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  10. Suzanne Uniacke (2004). 600 REFEREES Stephen J. Sullivan Sharon Sytsma Lauren Tillinghast. Journal of Value Inquiry 38:599-600.
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  11. Suzanne Uniacke (2002). A Critique of the Preference Utilitarian Objection to Killing People. Australasian Journal of Philosophy 80 (2):209 – 217.
    Preference utilitarianism is widely considered a significant advance on classical utilitarianism when it comes to explaining why it is wrong to kill people. This paper focuses attention on the nature of the preference utilitarian 'direct' objection to killing a person and on the related claim that a person's preferences are non-replaceable. I argue that the preference utilitarian case against killing people is overstated and overrated. My concluding remarks indicate the relevance of this discussion to deeper issues in normative moral theory.
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  12. Suzanne Uniacke & Sandra Marshall (2002). Editorial Introduction and Call for Papers. Journal of Applied Philosophy 19 (1):1–2.
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  13. Suzanne Uniacke (2000). Why is Revenge Wrong? Journal of Value Inquiry 34 (1):61-69.
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  14. Suzanne Uniacke (1999). Absolutely Clean Hands? Responsibility for What's Allowed in Refraining From What's Not Allowed. International Journal of Philosophical Studies 7 (2):189 – 209.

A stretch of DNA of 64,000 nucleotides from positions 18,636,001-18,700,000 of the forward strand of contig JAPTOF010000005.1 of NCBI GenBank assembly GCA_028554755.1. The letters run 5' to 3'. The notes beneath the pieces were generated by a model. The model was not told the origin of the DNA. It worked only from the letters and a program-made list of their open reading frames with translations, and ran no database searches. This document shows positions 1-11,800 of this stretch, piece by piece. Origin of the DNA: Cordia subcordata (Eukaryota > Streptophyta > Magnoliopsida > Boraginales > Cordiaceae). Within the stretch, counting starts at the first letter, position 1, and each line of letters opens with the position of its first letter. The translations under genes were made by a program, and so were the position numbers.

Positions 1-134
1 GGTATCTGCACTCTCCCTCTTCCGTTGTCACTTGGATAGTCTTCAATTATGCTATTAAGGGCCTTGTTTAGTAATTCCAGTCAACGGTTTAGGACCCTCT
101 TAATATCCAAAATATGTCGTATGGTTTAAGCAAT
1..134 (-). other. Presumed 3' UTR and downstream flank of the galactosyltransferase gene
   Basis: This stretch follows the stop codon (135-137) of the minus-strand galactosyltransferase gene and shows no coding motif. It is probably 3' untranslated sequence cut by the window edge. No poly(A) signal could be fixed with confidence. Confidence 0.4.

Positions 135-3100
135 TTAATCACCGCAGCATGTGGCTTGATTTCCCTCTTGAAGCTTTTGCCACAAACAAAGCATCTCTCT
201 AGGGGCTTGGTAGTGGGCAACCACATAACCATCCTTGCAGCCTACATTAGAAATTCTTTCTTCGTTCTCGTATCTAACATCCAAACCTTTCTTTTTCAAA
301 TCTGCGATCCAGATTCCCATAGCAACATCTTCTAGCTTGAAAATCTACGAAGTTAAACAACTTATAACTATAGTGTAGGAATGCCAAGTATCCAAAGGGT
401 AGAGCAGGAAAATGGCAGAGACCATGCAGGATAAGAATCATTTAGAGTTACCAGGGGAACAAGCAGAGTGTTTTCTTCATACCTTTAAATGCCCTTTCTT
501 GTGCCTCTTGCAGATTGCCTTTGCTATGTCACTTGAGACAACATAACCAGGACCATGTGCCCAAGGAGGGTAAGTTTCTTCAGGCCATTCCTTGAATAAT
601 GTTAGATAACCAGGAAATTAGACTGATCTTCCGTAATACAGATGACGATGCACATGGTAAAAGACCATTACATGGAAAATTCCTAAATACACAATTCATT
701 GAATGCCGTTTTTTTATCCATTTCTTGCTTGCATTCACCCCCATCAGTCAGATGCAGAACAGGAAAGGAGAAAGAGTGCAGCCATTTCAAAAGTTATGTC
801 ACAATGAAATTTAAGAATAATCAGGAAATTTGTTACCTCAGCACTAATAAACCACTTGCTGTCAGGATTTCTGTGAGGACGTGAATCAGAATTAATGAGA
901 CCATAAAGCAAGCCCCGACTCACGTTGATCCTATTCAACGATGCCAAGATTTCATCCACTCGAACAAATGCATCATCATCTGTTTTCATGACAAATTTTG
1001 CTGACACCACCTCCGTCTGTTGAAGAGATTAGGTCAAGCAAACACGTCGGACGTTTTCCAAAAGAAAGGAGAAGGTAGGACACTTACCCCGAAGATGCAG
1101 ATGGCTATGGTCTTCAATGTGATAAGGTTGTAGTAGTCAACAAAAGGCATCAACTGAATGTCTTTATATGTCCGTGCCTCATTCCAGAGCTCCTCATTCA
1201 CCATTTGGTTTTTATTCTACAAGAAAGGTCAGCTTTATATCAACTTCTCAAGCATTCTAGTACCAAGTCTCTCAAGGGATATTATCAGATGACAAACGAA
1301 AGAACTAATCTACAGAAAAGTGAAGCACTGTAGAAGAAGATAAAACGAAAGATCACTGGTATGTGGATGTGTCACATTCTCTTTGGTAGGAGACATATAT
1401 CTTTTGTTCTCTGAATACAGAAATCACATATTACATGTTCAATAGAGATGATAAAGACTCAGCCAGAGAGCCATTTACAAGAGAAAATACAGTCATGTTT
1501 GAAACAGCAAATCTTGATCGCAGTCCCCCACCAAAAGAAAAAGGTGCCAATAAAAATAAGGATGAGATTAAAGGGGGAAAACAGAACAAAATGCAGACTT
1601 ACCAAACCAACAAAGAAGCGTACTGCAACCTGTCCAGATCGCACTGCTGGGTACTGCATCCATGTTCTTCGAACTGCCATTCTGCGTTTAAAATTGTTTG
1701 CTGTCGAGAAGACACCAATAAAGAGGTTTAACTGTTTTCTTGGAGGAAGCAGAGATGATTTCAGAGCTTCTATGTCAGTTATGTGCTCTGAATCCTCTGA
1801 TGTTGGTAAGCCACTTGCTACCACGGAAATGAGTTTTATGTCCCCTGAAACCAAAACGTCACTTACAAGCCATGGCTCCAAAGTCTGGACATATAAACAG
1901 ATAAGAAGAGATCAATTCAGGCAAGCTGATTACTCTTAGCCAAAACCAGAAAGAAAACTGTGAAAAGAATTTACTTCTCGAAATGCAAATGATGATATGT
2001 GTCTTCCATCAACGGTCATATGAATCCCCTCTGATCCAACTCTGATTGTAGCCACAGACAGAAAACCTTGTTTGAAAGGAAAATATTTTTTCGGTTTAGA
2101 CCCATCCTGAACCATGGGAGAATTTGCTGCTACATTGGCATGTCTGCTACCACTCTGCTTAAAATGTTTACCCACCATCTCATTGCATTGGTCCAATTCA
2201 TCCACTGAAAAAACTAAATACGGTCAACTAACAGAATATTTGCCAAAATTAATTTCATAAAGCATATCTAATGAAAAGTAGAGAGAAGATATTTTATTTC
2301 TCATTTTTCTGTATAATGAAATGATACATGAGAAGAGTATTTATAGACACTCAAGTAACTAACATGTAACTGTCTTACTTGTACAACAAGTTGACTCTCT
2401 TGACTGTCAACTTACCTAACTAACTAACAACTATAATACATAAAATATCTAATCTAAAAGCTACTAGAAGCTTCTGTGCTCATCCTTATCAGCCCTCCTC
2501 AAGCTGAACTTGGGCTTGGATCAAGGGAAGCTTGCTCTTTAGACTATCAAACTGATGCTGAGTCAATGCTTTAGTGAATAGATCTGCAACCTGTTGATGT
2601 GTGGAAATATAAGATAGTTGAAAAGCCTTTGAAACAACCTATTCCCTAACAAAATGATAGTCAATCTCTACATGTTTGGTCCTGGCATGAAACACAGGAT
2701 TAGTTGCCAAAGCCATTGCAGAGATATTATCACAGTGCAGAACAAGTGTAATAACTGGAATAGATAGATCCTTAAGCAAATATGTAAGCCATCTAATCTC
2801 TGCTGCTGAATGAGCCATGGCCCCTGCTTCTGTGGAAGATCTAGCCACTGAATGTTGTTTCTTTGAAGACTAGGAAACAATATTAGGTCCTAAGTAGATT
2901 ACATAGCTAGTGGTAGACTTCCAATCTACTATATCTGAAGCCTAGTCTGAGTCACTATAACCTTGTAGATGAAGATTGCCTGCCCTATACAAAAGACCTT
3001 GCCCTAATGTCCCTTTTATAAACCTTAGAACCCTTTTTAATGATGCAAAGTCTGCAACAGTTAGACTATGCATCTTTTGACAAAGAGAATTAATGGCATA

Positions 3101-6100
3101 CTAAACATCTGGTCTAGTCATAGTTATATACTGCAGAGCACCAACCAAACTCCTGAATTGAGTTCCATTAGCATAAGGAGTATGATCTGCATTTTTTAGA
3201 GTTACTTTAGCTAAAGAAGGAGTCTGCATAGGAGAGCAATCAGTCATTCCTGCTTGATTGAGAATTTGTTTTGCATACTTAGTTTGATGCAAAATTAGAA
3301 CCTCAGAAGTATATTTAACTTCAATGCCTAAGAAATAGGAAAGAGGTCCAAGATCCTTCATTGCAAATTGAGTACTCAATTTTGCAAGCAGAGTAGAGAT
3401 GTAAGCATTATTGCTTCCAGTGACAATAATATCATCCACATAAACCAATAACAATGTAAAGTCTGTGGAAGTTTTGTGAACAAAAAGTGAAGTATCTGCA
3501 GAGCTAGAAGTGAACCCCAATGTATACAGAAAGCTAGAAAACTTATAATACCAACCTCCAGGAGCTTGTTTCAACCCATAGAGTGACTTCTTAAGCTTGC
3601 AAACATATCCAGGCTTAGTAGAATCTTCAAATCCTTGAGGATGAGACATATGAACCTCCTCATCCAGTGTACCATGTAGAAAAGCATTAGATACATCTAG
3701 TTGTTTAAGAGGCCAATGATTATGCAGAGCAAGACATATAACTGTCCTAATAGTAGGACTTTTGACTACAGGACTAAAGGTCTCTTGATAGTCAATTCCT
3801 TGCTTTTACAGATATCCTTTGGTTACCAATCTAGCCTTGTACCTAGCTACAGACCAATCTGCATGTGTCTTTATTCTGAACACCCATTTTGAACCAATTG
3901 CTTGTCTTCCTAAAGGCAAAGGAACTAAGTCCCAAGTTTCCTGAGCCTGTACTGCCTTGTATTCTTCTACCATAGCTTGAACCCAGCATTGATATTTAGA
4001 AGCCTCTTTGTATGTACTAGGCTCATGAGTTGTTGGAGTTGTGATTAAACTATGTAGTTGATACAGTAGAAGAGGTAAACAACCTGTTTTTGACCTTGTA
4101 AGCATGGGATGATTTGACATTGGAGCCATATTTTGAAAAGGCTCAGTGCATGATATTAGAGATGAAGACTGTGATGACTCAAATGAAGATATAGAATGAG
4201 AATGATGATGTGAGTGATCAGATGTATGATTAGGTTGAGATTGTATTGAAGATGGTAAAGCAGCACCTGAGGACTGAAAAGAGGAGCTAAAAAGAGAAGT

This paper examines the absolutist grounds for denying an agent's responsibility for what he allows to happen in 'keeping his hands clean' in acute circumstances. In defending an agent's non-prevention of what is, viewed impersonally, the greater harm in such cases, absolutists typically insist on a difference in responsibility between what an agent brings about as opposed to what he allows. This alleged difference is taken to be central to the absolutist justification of non-intervention in acute cases: the agent's obligation (...)
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  15. Suzanne Uniacke (1996). [Book Review] Permissible Killing, the Self-Defence Justification of Homicide. [REVIEW] Ethics 106 (3):641-644.
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  16. Piers Benn & Suzanne Uniacke (1995). Permissible Killing. Philosophical Quarterly 45 (181):550.
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  17. Suzanne Uniacke & H. J. Mccloskey (1992). Peter Singer and Non-Voluntary 'Euthanasia': Tripping Down the Slippery Slope. Journal of Applied Philosophy 9 (2):203-219.
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  18. Suzanne Uniacke (1991). Speech, Crime, and the Uses of Language. Philosophical Books 32 (4):248-249.
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  19. Suzanne Uniacke (1989). Killing Under Duress. Journal of Applied Philosophy 6 (1):53-70.
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  20. Suzanne Uniacke (1987). In Vitro Fertilization and the Right to Reproduce. Bioethics 1 (3):241–254.